Amazon has made a bid to buy Whole Foods in what would be a whopping $13.7 billion deal.
The all-cash acquisition (which includes Whole Foods Market’s net debt), will radically shake up any number of businesses and completely changes the online retail and bricks and mortar landscape.
“Millions of people love Whole Foods Market because they offer the best natural and organic foods, and they make it fun to eat healthy,” said Jeff Bezos, Amazon founder and chief executive in a statement. “Whole Foods Market has been satisfying, delighting and nourishing customers for nearly four decades – they’re doing an amazing job and we want that to continue.”
Whole Foods will continue to operate stores under its brand and will use its same vendors and partners around the world.
John Mackey will remain chief executive of Whole Foods the company’s headquarters will still be in Austin.
The deal, which is subject to approval of Whole Foods shareholders and regulators is expected to close in the second half of 2017.
The news, which was first reported by Bloomberg will have significant implications for any number of highly valued startup companies and the entire grocery industry.
Already today most grocery store stocks have tumbled sharply in early morning trading (since everyone is afraid of the Seattle-based juggernaut).
Something else to chew over is the fact that Amazon now has access to a massive network of bricks and mortar businesses — although the fact that Whole Foods will retain its brand and its chief executive seems to indicate that (at least initially) the two companies will operate fairly independently.
Online sales of groceries grew by 15% over the last year to reach $48 billion, according to data from Kantar Worldpanel. By 2025 that number is expected to be $150 billion globally.
There’s no word yet on what the deal would mean for Amazon’s reported plans to launch convenience stores selling perishable goods and the drive-in, pick-up locations for grocery orders.
Late last year the Wall Street Journal reported on the company’s plan to expand its grocery reach beyond just Amazon Fresh.
That plan (reportedly called “Project Como” among staffers) was intended to be rolled out to Amazon Fresh service subscribers.
Amazon launched its grocery delivery service in 2007, but haltingly expanded the service in fits and starts. By June 2016 the service was only available in certain U.S. markets along the West Coast (Seattle and Northern and Southern California), along with New York, New Jersey, Philadelphia, Stamford, Conn., Baltimore and Boston.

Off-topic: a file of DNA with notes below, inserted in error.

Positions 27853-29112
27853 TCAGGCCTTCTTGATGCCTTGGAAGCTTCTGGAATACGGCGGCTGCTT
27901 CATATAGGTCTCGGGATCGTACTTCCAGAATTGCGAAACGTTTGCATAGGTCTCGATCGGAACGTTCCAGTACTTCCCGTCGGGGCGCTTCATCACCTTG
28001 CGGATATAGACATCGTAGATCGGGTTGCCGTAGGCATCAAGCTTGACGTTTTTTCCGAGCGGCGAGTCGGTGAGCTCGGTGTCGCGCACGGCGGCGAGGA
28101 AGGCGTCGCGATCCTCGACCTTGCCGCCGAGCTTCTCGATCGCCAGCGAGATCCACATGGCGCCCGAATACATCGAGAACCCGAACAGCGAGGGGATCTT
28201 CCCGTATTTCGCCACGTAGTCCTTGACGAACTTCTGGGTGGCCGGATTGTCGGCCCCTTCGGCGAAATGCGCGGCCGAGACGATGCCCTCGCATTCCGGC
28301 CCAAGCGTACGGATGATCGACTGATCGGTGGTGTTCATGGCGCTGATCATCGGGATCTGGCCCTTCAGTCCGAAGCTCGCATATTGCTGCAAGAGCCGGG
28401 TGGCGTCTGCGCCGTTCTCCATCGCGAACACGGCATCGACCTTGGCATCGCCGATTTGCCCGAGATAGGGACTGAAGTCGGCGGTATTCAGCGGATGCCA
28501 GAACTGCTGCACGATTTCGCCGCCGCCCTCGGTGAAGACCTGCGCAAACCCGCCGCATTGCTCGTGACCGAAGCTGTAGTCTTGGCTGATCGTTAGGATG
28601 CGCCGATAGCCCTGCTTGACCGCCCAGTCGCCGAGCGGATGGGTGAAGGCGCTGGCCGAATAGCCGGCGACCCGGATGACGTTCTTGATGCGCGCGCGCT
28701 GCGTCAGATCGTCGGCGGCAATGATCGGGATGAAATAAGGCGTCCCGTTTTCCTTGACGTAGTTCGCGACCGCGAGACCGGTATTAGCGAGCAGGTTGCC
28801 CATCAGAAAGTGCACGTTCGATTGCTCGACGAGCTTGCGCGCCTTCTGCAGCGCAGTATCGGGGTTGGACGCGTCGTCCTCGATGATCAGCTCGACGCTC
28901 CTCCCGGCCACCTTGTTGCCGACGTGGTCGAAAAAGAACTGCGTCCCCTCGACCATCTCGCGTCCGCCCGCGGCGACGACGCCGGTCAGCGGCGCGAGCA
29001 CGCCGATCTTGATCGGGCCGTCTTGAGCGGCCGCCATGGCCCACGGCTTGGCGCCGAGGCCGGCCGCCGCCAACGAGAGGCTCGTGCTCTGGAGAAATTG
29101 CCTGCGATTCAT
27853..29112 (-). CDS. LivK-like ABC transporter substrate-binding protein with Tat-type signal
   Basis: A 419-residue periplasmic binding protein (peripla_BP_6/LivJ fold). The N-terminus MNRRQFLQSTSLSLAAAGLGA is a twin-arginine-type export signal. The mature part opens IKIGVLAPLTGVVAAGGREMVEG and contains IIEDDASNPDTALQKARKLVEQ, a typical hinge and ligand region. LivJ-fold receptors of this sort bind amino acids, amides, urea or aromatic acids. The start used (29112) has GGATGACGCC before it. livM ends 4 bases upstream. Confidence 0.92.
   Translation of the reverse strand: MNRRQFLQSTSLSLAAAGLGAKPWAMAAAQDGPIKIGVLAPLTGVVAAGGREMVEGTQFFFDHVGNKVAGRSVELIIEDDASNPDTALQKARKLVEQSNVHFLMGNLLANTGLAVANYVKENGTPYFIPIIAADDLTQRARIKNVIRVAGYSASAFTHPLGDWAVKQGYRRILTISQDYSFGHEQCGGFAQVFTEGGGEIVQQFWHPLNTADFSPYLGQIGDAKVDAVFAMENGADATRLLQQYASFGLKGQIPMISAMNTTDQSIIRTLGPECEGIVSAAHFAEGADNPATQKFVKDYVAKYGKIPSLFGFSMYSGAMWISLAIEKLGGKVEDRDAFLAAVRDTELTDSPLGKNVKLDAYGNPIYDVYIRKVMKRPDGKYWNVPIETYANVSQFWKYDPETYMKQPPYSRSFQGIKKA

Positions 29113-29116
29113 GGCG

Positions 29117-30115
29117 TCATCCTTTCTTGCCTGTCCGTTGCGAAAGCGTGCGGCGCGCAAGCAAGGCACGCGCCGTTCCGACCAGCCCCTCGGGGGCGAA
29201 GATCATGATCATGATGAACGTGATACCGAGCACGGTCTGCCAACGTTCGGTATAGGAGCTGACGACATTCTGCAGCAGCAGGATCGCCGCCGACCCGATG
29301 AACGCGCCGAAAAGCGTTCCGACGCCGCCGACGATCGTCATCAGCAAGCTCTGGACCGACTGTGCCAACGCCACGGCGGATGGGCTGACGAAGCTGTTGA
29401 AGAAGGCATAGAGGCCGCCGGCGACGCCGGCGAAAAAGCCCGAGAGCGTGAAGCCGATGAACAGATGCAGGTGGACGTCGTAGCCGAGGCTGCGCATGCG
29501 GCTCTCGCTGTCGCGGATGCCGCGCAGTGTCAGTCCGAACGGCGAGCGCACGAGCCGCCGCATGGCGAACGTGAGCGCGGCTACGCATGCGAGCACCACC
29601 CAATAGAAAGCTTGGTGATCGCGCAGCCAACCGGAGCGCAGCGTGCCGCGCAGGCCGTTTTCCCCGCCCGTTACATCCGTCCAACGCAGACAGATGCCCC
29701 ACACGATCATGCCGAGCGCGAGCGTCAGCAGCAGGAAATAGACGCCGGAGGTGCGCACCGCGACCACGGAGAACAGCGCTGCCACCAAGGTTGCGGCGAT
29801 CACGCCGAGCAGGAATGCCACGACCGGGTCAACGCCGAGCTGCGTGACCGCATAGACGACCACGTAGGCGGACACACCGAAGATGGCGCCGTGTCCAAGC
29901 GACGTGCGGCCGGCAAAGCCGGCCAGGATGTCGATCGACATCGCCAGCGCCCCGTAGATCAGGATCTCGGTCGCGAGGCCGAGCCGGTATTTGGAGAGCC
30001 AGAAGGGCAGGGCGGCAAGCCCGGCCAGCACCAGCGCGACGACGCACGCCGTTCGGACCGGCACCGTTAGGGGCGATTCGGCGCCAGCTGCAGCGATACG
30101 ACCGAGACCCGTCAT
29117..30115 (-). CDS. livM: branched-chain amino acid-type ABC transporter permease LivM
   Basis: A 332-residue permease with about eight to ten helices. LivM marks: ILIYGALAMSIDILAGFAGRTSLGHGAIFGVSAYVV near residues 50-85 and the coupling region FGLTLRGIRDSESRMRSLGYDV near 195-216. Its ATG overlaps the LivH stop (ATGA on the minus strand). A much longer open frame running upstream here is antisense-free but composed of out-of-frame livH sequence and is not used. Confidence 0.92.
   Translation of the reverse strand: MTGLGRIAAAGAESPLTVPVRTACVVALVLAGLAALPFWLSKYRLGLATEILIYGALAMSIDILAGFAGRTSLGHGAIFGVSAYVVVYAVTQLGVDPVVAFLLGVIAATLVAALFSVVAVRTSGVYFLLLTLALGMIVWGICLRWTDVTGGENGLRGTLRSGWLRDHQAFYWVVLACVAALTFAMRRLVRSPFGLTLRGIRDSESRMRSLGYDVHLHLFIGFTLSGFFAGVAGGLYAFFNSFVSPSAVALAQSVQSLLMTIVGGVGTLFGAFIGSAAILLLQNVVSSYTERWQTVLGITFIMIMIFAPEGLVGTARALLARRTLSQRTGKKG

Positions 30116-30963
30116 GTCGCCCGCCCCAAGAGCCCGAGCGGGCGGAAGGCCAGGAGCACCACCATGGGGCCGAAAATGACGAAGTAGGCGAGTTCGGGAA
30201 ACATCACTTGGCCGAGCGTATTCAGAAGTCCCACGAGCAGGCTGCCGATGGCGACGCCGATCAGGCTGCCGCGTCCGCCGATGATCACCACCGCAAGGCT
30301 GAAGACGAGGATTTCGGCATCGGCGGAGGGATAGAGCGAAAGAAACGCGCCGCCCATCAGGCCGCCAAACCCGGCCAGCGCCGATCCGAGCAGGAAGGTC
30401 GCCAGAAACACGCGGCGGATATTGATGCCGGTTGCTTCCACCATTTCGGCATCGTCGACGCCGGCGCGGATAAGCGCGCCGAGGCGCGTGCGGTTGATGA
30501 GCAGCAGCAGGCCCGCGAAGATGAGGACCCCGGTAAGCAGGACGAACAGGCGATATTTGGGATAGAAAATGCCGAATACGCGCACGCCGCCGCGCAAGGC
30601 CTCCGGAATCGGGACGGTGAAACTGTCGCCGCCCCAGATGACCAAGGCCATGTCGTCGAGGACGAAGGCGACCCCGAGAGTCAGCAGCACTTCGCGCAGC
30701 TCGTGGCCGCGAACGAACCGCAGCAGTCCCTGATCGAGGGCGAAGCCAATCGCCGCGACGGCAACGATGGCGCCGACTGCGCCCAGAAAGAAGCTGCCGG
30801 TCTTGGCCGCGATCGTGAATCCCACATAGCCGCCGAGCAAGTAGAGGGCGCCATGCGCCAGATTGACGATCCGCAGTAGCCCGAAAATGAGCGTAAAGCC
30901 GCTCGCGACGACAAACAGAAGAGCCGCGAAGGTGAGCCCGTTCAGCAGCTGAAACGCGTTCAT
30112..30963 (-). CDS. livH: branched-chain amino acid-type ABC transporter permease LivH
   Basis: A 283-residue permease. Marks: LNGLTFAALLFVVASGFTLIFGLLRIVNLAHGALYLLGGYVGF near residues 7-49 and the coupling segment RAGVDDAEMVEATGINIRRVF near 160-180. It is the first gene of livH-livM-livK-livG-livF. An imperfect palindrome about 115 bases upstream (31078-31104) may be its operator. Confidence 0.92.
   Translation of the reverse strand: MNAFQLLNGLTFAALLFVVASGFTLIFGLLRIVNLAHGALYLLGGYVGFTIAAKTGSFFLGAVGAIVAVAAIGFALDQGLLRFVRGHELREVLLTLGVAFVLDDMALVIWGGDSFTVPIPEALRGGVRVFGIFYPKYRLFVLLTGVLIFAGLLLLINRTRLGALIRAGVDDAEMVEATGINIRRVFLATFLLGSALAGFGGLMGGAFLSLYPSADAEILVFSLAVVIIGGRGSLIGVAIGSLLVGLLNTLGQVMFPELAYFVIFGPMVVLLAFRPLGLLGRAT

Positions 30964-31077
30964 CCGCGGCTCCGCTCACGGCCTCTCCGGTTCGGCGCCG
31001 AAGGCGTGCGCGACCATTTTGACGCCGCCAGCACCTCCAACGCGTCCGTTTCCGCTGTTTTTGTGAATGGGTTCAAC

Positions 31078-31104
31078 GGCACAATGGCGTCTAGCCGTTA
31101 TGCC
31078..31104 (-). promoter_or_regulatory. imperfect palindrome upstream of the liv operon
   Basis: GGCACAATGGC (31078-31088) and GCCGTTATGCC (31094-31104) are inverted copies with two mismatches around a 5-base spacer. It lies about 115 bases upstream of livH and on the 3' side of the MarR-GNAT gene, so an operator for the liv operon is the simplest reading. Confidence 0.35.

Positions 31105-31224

Internationally, the service was only available in London as of mid June last year.
In an awkward bit of timing, the Amazon acquisition comes on the same day a patent the company filed has been revealed for a technology that would block price comparison searches on mobile devices in Amazon stores.
Now, Amazon has access to Whole Foods’ network of roughly 430 brick-and-mortar locations… It’s not the national reach of some of America’s largest grocery store chains, but it’s significant enough for most chains (and every startup in the grocery delivery space to have concerns… I’d think).
Venture investors have poured hundreds of millions of dollars into companies like Instacart, Shipt, Peapod and FreshDirect… and for those companies this has to be a major blow.
Indeed, Instacart alone has raised nearly $700 million according to Crunchbase, from investors including Sequoia Capital, Kleiner Perkins Caufield & Byers, Andreessen Horowitz… and even Whole Foods.
As Deliv chief executive Daphne Carmeli noted today, the deal is almost certainly a death knell for Instacart, unless Bezos and Amazon have intentions to acquire it through the ownership stake that Whole Foods already owns.
Carmeli also noted that Amazon’s vertical integration through the Whole Foods deal makes it dominant in the grocery space and could accelerate the move to online shopping. And it puts further pressure on Walmart to speed up its integration with Jet’s services, Carmeli said.
In retaliation Walmart just might pick up an online grocer of its own (a deal with Shipt might make sense — given its lower valuation and lean operations).
With this acquisition I wonder if a lot of those deals become a lot less appetizing. And make the valuations for those companies a bit harder to swallow.
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